ArcelorMittal's South African unit agreed to pay a $110 million fine for illegal price fixing, the "largest single" penalty imposed against an individual firm for anti-competitive behaviour in the country.
ArcelorMittal’s South African unit today agreed to pay a $110 million fine for illegal price fixing, the “largest single” penalty imposed against an individual firm for anti-competitive behaviour in the country.
ArcelorMittal SA (AMSA), the South African subsidiary of Lakshmi Mittal’s steel empire, will pay 1.5 billion rand ($110-million) fine for colluding to fix steel prices, the country’s Competition Commission (CC) said as it sent out a firm message about its opposition to cartels.
In terms of an agreement reached with the Commission, AMSA admitted having been involved in the long steel and scrap metal cartels, agreeing to pay the administrative penalty in instalments over the next five years.
AMSA also agreed to remedies relating to complaints against its pricing conduct without admitting that its pricing conduct constituted a contravention of the Competition Act.
“In this regard, AMSA has undertaken that for a period of five years it will limit its EBIT (earnings before interest and tax) margin to a cap of 10 per cent for flat steel products sold in South Africa,” the Commission said in a statement after the agreement was finalised.
AMSA has also committed to a $4.6 billion capital expenditure over the next five years.
“In turn, the Commission agreed that the settlement will cover all pending cases against AMSA, including those that are still under investigation,” the statement added.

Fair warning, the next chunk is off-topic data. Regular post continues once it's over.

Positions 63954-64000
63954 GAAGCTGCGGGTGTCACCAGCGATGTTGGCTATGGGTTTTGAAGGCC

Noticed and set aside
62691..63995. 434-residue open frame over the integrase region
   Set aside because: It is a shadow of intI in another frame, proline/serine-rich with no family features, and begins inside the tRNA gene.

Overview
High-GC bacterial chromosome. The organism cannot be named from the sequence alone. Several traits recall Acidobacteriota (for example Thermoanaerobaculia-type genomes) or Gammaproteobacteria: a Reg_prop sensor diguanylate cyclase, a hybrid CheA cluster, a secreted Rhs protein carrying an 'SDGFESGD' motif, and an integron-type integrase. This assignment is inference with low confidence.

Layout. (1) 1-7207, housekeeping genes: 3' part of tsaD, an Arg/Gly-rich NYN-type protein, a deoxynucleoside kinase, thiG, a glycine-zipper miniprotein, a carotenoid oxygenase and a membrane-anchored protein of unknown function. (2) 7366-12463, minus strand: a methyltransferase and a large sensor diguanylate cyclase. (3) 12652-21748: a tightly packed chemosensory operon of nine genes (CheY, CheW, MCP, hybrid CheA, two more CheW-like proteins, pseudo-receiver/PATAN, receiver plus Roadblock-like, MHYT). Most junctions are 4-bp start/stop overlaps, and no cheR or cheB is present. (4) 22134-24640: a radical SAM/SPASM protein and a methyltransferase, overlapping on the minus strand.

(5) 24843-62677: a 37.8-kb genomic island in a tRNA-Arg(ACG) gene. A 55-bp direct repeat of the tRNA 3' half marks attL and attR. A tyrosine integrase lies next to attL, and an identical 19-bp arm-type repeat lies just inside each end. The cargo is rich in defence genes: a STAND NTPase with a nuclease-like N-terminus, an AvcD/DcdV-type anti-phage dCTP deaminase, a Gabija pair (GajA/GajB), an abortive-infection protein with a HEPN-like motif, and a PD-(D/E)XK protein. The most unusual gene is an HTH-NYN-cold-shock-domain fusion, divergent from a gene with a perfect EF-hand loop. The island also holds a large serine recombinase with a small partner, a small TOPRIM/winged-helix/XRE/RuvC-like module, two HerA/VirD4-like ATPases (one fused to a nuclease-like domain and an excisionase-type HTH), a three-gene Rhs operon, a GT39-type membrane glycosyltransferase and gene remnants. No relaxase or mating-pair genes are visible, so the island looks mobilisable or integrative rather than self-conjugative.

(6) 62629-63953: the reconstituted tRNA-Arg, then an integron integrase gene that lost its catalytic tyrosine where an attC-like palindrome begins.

The agreement ended a six-year investigation, during which AMSA underwent several threats of closure amidst declining global steel demand as well as opposition from the South African government about its pricing parity policies.
The Commission’s investigation found that AMSA, CISCO, Scaw and Cape Gate (Pty) Ltd, being competitors in the manufacturing of long steel products, engaged in collusion by fixing prices and discounts, allocating customers and sharing commercially sensitive information through the South
African Iron and Steel Institute and the South African Reinforced Concrete Engineers’ Association.
Mittal was reported to have intervened directly earlier this year to get the South African government to come to its rescue by imposing higher tariffs on cheap Chinese steel imports, leading to a turnaround at its Vanderbijlpark operations, which was last year facing the prospect of turning an entire town’s population into unemployed workers.
AMSA was born out of the state steel manufacturer Iscor after Mittal first successfully turned around its ailing operations and then bought it out as he expanded his global steel empire over a decade ago.
The South African government said it welcomed the punishment of the country’s largest steel maker in what it ranked the “largest single” fine imposed so far against an individual firm by the competition authorities.